Skip to main content

Bloggers raise NF Awareness with posts about friends, family and themselves

By May 28, 2015December 5th, 2023Awareness, CTF in the News

Collective Bias, a community of bloggers, reached out to their writers to tell them about NF Awareness Month. Keep reading to see how everyone connected with the campaign through their own personal experiences, including, as it turns out, two families with direct connections to NF, a woman who has a friend living with NF and a woman whose son goes to school with an NF Hero. One blogger even found a way to connect through her own experience as a parent who lost a child. 

Embracing the true spirit of the I Know a Fighter campaign, these writers draw attention to the inspirational and remarkable stories of those living with NF, who are fighters in every sense of the word, and those who support them in their fight.


A few months ago, a question was asked in the private Social Fabric community if anyone had Neurofibromatosis (NF). I think I responded in about 30 seconds. Despite that NF is more common than Cystic Fibrosis, I never hear anyone talking about it, let alone knowing what it is. I have NF-1.

You probably don’t know what NF is, am I right? Ok, first off, don’t Google yet. I don’t want you to freak out. Because chances are you will. So just do me a favor… Please. Just keep reading.

I’m going to be honest, writing this post was harder than I thought it would be, and I’ve probably started it a dozen times. It’s strange to write openly about a disorder I have that not many people know about, or know that I have.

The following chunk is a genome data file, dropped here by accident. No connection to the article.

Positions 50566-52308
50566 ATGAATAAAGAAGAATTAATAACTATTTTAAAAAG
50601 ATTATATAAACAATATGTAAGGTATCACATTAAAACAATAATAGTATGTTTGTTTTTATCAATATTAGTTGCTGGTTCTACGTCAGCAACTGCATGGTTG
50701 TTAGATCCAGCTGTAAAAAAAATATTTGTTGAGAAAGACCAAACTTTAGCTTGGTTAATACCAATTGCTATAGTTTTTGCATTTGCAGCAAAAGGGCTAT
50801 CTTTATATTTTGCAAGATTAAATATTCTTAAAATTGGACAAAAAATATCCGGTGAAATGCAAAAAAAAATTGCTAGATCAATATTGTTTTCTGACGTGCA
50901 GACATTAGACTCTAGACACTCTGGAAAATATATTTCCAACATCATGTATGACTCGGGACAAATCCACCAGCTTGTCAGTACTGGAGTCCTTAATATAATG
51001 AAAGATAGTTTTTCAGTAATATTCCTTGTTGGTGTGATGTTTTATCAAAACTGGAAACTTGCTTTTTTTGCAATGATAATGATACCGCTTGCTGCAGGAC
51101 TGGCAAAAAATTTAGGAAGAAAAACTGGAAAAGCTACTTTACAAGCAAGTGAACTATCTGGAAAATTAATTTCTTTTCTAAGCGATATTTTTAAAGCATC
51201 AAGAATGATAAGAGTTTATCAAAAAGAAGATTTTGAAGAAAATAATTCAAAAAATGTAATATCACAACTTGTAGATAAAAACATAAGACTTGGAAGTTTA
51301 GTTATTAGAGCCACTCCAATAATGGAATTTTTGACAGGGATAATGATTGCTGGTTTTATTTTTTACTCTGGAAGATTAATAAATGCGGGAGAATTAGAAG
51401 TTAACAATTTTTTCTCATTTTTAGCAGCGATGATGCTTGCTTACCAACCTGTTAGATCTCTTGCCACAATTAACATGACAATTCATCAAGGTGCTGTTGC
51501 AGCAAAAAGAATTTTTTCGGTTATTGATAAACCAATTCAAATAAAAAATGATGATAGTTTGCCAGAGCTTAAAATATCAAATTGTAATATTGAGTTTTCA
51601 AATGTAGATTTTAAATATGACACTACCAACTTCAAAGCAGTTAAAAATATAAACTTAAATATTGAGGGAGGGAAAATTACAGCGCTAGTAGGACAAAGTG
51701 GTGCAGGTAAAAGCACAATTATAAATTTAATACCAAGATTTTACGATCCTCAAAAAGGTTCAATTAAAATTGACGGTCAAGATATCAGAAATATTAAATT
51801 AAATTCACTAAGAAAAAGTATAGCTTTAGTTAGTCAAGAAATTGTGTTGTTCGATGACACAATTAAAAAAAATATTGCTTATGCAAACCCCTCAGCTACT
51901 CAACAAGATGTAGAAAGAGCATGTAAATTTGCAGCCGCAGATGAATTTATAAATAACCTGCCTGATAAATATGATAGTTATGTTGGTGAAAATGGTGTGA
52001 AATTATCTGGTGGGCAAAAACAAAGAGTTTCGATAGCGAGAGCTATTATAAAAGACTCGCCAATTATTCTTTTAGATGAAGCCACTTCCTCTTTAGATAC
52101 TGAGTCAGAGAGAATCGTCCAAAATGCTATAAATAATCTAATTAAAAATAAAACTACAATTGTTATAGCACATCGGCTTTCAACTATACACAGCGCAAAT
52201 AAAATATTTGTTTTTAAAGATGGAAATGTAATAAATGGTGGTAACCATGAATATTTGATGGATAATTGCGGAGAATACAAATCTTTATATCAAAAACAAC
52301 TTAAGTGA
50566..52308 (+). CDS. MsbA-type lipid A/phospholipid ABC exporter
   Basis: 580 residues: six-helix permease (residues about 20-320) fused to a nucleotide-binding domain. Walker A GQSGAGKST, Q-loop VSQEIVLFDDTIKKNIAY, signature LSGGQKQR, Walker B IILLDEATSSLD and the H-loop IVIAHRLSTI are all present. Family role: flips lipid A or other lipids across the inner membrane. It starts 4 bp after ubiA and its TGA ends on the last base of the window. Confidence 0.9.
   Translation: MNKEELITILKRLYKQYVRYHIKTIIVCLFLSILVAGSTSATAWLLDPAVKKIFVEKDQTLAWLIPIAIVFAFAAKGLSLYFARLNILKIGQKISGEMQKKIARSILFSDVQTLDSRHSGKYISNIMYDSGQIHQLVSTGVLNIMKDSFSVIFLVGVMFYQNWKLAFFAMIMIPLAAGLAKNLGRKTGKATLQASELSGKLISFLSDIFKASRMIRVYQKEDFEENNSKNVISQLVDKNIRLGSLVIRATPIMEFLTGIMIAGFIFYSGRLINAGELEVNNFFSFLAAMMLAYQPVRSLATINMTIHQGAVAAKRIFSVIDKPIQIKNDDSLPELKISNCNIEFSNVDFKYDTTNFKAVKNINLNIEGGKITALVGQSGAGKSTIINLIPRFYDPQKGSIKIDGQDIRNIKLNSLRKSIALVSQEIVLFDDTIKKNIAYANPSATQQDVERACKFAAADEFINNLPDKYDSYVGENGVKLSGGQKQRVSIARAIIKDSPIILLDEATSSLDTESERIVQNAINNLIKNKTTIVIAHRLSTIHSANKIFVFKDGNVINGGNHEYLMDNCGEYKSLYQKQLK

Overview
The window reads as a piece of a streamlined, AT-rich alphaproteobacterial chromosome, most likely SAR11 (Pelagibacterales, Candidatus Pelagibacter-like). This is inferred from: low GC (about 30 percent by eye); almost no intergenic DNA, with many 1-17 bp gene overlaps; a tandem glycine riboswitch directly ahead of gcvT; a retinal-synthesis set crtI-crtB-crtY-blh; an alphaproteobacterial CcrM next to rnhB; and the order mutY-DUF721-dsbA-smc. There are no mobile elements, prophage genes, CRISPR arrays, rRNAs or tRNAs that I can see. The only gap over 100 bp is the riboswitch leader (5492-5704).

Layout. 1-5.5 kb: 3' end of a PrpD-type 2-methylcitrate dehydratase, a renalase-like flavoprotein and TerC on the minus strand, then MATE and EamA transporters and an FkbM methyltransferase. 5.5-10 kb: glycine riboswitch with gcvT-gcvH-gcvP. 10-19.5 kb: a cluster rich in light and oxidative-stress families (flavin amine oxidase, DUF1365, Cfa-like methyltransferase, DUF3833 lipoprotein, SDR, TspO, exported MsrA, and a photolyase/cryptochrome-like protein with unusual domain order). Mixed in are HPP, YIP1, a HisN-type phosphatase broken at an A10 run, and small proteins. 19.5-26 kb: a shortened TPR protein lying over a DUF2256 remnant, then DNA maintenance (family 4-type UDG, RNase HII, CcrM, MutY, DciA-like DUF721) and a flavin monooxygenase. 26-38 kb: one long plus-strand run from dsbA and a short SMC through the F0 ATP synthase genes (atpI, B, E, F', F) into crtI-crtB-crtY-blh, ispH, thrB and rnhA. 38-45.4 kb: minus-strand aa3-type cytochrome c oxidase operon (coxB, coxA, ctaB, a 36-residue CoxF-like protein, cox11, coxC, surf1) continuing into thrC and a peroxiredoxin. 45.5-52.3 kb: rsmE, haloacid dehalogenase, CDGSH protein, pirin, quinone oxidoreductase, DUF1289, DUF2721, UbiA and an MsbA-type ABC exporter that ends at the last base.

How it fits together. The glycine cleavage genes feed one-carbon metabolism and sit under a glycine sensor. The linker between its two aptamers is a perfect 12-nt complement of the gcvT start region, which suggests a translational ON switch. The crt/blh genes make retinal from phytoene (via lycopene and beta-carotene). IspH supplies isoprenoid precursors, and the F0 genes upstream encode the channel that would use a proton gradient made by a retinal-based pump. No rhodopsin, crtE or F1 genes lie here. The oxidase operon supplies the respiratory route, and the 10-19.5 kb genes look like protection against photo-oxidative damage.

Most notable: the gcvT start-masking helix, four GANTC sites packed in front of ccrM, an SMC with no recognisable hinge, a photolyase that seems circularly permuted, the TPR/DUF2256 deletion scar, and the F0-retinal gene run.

Click to keep reading on I Am the Maven.


“And, just so you know, your daughter has a tumor attached to the nerves in her gum, When we remove the tooth, we plan to remove the tumor and biopsy it.” I had taken my daughter in for a routine dental checkup on her braces and had been informed we needed to remove a tooth. I had expected the tooth removal, but the tumor came as a shock. No one is prepared to hear “tumor” and “your child” in the same sentence. I wish this had been the only time I heard this, but I’ve heard it again and again. Blame it on bad genetics like my daughter does, but she has been diagnosed with a series of invisible (and not so invisible) illnesses. Every day is a struggle to accomplish those little things none of the rest of us think about; like walking or breathing. As we learned more about her illnesses over the years, we learned these tumors can arise from a condition called neurofibromatosis, or NF.

Click to keep reading on Simple Southern Mom.


Have you heard of Neurofibromatosis (NF)? Probably not. Unless you, like me, know a fighter with NF.

Neurofibromatosis is a rare genetic disorder, characterized by cafe-au-lait spots on the skin, and tumors that grow along under the skin along nerve pathways, including spinal nerves, the brain, and cranial nerves. 1 out of every 3,000 births will have Neurofibromatosis, and parents who have NF have a 50% chance of passing the disorder on to their children.

I don’t know about you, but I think those numbers are way too high.

I hadn’t heard of NF at all, with the exception of a very quick mention of the disease in nursing school, until I met B. At the time, I had been attending a church group at the time that met during the week, and B was always there.

Click to keep reading on Only Passionate Curiosity.


When you are a little girl you often dream of getting married and having children. In that dream everything always turns out perfect…you have the number of children that you want, if you want 3 girls and a boy, that is exactly what you have. But as you grow up you learn that you still have a perfect dream, however, sometimes the circumstances in which you reach that dream level is a little different from what you imagined.